Throwing a block party is a great way to foster feelings of fun & connectedness amongst your neighbors. It’s also a great way to break the ice and meet people you might not otherwise meet. Don’t be intimidated to be the first one to step up and coordinate- everyone loves a good block party and you’ll be surprised how great the reward is for a little work on your part. Here are some tips to help:
1. Get Input on a Date & Go With It. Picking a date can be the largest obstacle for some. It’s hard to nail one down because inevitably great people won’t be able to come, whichever date you choose. Put some feelers out there and then just move forward with what works for the majority of people you talk to.
2. Make a Flyer. This is one thing I didn’t want to delegate because I personally enjoy a little graphic design. We distributed ours through our Homeowners Association management company. See if they’ll mail everyone a hard copy versus an email version. I use google image & Picmonkey.com.
3. Create a Sign-Up/ RSVP. For one, this will give you a gauge as to how many people are coming. But also, people are more likely to come to something they’ve committed/ RSVP’d to. We used Sign Up genius which I liked because people could also sign up for which side they were bringing. It also gave me the emails for every person coming so that I could email them a few days out with last minute details.Please comment below if you have something else you prefer!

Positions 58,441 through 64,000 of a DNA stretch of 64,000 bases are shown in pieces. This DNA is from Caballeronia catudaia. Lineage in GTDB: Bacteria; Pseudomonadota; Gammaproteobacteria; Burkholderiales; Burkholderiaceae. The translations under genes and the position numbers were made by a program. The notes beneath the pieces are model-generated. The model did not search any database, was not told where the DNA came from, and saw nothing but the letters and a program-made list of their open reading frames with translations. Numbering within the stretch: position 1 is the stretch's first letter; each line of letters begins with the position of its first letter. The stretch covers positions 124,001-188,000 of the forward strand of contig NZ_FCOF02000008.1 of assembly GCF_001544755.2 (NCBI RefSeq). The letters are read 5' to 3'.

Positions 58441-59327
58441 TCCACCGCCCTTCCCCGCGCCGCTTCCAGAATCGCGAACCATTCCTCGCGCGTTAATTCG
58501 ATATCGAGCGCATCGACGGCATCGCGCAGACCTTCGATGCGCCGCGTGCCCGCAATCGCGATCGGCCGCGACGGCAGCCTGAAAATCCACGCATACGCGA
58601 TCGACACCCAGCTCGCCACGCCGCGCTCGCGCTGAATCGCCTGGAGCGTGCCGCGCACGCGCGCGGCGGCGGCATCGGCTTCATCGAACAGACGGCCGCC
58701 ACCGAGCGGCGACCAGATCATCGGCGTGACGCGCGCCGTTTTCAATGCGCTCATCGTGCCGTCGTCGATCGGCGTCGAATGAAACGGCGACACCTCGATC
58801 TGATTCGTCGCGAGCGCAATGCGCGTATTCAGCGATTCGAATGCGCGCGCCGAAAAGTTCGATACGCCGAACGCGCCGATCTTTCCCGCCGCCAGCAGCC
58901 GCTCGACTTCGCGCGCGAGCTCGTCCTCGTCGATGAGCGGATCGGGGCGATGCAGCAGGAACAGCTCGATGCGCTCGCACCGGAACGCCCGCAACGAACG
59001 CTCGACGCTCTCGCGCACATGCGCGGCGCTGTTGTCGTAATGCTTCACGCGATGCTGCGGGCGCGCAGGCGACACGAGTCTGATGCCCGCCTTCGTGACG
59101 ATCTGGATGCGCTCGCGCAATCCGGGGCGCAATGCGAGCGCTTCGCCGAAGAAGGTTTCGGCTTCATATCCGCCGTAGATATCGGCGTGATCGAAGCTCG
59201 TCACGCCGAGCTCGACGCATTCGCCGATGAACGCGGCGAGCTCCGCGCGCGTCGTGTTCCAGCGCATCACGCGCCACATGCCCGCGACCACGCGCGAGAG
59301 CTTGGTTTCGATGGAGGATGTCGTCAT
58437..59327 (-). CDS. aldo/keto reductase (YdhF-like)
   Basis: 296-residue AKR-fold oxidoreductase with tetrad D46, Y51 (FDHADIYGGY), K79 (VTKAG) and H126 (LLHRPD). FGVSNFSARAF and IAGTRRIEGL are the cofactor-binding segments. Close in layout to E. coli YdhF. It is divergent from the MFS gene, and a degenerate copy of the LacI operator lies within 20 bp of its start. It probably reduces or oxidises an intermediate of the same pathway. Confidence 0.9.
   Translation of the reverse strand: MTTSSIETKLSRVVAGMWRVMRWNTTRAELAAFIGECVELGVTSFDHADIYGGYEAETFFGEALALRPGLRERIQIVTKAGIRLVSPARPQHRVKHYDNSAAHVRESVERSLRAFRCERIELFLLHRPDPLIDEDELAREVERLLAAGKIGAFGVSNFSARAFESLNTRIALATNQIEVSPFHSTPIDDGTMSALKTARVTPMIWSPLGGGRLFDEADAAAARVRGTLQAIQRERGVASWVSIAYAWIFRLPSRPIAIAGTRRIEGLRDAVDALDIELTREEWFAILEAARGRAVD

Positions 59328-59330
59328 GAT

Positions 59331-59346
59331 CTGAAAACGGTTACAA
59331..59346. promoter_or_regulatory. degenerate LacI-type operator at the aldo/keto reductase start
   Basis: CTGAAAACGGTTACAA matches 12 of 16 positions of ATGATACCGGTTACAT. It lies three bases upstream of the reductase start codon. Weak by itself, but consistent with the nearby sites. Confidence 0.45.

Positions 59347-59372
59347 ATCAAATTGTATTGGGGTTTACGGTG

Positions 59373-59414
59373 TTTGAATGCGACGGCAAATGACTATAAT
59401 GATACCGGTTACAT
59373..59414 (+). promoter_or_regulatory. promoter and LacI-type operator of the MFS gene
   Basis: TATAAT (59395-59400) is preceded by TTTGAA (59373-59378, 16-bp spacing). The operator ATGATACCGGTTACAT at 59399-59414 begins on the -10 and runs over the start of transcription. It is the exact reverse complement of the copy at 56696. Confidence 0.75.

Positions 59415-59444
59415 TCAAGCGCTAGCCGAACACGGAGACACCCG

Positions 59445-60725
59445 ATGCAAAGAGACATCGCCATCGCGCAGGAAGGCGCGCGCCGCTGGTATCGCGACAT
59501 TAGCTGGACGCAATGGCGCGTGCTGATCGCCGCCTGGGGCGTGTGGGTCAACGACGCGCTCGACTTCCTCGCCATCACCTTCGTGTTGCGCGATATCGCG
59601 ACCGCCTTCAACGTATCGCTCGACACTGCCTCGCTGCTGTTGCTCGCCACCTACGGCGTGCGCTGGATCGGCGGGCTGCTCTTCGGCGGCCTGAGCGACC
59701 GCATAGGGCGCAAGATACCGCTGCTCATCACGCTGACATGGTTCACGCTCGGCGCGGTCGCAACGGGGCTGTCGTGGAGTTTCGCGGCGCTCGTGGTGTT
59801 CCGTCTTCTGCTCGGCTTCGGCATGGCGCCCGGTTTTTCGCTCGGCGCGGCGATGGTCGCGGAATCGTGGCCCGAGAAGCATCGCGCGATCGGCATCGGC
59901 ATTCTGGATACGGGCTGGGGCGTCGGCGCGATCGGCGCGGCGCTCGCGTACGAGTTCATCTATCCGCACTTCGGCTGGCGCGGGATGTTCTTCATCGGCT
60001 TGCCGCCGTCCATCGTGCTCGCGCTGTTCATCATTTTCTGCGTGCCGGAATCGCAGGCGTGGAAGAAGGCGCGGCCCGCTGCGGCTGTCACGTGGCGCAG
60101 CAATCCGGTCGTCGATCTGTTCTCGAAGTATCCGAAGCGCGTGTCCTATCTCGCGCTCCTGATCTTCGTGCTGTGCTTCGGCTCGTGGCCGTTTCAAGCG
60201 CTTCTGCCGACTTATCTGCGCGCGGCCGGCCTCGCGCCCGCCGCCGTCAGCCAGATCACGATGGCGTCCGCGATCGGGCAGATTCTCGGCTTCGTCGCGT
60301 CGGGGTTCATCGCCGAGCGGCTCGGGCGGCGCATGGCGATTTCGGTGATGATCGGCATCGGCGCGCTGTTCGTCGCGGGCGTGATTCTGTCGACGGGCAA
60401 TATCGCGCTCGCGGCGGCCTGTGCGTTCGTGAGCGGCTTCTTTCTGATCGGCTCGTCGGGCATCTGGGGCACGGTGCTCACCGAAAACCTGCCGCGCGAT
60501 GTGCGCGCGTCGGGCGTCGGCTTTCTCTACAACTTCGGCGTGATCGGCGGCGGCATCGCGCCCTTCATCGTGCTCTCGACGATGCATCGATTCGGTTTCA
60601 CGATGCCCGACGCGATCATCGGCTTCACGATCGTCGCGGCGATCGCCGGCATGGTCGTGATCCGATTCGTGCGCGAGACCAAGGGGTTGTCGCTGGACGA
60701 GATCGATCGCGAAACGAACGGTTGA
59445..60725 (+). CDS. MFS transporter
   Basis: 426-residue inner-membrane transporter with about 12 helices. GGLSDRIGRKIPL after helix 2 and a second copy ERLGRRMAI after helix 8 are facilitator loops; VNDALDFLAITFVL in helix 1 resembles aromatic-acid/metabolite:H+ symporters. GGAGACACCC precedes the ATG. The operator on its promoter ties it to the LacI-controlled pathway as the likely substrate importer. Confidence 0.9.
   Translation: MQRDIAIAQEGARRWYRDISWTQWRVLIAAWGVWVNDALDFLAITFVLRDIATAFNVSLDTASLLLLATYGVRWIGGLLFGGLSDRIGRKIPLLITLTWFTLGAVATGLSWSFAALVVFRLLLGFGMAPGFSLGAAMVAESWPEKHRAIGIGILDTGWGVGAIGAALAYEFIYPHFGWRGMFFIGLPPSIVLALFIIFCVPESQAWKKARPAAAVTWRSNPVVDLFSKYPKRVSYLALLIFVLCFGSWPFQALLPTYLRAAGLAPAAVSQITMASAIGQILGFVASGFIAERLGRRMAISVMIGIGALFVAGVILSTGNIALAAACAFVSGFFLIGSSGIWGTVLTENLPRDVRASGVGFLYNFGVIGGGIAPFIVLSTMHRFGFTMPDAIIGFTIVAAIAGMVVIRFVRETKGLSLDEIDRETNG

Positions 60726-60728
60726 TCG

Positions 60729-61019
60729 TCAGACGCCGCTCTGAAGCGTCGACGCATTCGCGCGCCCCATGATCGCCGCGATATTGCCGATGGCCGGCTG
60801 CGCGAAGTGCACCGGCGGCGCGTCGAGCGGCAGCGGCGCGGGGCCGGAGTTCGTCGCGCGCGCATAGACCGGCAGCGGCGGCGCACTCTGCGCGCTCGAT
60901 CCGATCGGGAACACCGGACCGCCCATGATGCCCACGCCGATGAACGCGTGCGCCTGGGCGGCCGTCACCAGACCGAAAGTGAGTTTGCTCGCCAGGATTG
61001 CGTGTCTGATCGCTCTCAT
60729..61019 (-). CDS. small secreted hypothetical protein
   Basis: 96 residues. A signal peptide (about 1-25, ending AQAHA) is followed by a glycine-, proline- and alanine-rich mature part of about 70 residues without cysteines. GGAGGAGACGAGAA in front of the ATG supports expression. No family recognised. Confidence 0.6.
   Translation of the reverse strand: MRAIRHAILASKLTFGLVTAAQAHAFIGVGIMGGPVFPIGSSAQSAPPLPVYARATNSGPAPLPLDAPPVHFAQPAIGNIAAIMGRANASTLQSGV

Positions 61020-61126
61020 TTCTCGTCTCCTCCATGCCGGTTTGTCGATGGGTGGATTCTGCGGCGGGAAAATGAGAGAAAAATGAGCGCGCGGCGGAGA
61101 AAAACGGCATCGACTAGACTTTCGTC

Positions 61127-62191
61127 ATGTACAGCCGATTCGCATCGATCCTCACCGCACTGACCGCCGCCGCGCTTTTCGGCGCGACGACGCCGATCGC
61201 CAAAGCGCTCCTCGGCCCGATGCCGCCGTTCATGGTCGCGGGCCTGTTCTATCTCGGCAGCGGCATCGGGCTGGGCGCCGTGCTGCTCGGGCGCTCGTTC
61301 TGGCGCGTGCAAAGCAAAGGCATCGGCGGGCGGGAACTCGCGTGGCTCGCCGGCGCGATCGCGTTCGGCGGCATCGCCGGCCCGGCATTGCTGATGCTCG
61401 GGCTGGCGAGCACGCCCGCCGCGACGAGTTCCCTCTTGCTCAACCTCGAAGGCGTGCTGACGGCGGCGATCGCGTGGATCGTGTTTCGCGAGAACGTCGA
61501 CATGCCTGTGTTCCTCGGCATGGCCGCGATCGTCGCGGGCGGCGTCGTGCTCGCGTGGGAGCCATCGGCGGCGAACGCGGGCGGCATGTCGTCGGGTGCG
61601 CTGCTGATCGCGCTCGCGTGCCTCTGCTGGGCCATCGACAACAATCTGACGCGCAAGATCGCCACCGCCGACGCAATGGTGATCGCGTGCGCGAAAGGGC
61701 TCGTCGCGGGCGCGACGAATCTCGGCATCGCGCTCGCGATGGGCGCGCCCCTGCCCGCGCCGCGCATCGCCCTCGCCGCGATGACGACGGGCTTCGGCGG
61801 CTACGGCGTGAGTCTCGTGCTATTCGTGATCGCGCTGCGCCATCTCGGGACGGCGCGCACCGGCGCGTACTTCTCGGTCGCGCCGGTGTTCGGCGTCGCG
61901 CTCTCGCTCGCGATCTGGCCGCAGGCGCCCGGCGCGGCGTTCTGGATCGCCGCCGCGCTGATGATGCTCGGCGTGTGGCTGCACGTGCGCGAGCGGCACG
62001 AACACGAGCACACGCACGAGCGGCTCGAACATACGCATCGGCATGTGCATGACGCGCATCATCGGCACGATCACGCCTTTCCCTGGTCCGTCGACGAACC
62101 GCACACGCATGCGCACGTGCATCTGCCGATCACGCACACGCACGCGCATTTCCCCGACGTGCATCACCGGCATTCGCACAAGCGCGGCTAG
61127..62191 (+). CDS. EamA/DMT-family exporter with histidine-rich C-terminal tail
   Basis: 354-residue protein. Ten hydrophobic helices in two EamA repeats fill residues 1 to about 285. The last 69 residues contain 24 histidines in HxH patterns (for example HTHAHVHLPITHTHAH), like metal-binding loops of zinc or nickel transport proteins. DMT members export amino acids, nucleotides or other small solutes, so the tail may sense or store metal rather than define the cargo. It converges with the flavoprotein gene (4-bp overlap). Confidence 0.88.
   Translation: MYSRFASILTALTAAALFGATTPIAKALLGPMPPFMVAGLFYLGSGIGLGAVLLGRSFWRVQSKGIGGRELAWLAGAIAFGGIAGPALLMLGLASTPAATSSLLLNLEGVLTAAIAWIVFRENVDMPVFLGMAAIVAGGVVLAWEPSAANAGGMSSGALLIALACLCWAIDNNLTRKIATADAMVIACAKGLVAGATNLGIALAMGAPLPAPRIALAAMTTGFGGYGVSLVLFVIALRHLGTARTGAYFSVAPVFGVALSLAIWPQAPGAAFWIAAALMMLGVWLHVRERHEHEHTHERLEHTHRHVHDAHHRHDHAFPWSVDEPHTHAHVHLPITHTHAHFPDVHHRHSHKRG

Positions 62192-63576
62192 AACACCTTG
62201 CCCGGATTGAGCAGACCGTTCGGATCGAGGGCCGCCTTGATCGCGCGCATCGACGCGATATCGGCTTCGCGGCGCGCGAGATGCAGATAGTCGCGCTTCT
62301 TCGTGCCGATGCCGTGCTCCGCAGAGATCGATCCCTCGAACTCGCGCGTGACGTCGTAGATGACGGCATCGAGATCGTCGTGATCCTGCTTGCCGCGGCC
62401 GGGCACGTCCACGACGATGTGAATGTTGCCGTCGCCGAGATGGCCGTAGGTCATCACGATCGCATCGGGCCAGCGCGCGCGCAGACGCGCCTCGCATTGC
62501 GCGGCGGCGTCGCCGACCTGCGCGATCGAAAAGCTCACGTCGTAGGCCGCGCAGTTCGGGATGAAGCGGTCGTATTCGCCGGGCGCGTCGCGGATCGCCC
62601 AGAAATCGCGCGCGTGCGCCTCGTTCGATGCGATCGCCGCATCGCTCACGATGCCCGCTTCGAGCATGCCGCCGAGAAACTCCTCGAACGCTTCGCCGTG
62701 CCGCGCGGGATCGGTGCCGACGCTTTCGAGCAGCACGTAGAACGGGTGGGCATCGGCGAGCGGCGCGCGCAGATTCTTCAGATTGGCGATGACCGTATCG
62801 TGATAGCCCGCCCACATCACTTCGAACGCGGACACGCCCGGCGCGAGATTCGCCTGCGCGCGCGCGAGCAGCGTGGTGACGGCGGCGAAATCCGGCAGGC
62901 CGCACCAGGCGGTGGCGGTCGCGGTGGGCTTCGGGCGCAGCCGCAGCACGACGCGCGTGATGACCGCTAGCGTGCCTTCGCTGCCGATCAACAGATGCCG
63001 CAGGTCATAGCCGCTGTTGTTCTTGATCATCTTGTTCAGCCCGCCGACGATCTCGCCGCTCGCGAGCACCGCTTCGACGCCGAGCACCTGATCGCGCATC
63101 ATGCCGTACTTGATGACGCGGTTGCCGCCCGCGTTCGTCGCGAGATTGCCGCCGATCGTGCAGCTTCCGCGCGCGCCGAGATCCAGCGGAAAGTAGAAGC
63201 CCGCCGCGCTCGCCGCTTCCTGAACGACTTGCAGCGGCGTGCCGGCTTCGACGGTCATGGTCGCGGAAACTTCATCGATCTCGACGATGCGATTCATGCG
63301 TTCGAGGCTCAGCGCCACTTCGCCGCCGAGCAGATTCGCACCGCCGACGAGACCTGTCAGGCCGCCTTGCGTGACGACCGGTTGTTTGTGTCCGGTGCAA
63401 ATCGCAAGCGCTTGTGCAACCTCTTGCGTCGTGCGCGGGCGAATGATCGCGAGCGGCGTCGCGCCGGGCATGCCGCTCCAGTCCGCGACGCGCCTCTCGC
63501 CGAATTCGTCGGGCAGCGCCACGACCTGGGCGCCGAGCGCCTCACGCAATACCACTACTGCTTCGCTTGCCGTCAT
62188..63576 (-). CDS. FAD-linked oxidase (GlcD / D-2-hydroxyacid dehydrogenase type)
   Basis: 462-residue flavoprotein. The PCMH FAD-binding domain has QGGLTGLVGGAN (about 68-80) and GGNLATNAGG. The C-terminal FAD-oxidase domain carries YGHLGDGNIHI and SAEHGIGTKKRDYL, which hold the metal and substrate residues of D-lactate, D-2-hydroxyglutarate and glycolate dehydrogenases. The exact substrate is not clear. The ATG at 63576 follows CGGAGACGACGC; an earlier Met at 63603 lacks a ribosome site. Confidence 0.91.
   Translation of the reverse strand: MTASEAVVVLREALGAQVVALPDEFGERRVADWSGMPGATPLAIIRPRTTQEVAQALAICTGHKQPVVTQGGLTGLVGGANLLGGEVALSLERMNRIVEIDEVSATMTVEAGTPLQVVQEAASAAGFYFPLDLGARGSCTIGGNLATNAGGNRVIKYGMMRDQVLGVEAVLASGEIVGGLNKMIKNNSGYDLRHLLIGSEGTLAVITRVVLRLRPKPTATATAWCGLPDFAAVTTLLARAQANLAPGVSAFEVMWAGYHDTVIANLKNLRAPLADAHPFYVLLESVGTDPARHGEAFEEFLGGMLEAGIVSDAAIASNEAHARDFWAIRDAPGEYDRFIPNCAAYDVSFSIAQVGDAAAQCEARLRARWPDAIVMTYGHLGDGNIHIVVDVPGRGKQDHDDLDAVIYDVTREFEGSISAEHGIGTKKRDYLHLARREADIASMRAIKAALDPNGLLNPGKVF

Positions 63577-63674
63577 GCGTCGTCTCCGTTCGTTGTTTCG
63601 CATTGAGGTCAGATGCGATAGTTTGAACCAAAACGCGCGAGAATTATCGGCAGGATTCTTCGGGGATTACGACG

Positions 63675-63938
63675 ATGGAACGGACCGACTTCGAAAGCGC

4. Budget/ Food. My theory is that people like to participate. And we didn’t have a lot of money to pull this thing off. So, we asked people to volunteer- which they did GENEROUSLY. Don’t be afraid to ask people if they’re willing to run with something. If they don’t want to, they can say no. You might be surprised though- a lot of people want to feel involved. We also had everyone bring their own main dish, plus a side or dessert to share. We are considering food trucks for the future, but the downside is that I think that people like the feel of a potluck dinner. We’ve also considered catering the main dish and having people chip in a few bucks. We’ve also considered a shrimp boil, which I’ve done with another group. Last year, we did a fish fry, which was a blast. But similar to the shrimp boil, it does make a for some extra work for those working the fryers.
5. A Bounce House is Key. If you have kids in your neighborhood, I can’t emphasize enough what a big hit this is. Nowadays, a lot of people own bounce houses because you can pretty much buy one for the same price as renting one (around $200). We actually had TWO this year! We were fortunate that our next door neighbors were willing to volunteer theirs for the smaller kids… and Century 21 has one you can reserve for free. One neighbor reserved it, picked it up, set it up and returned it. Amazing.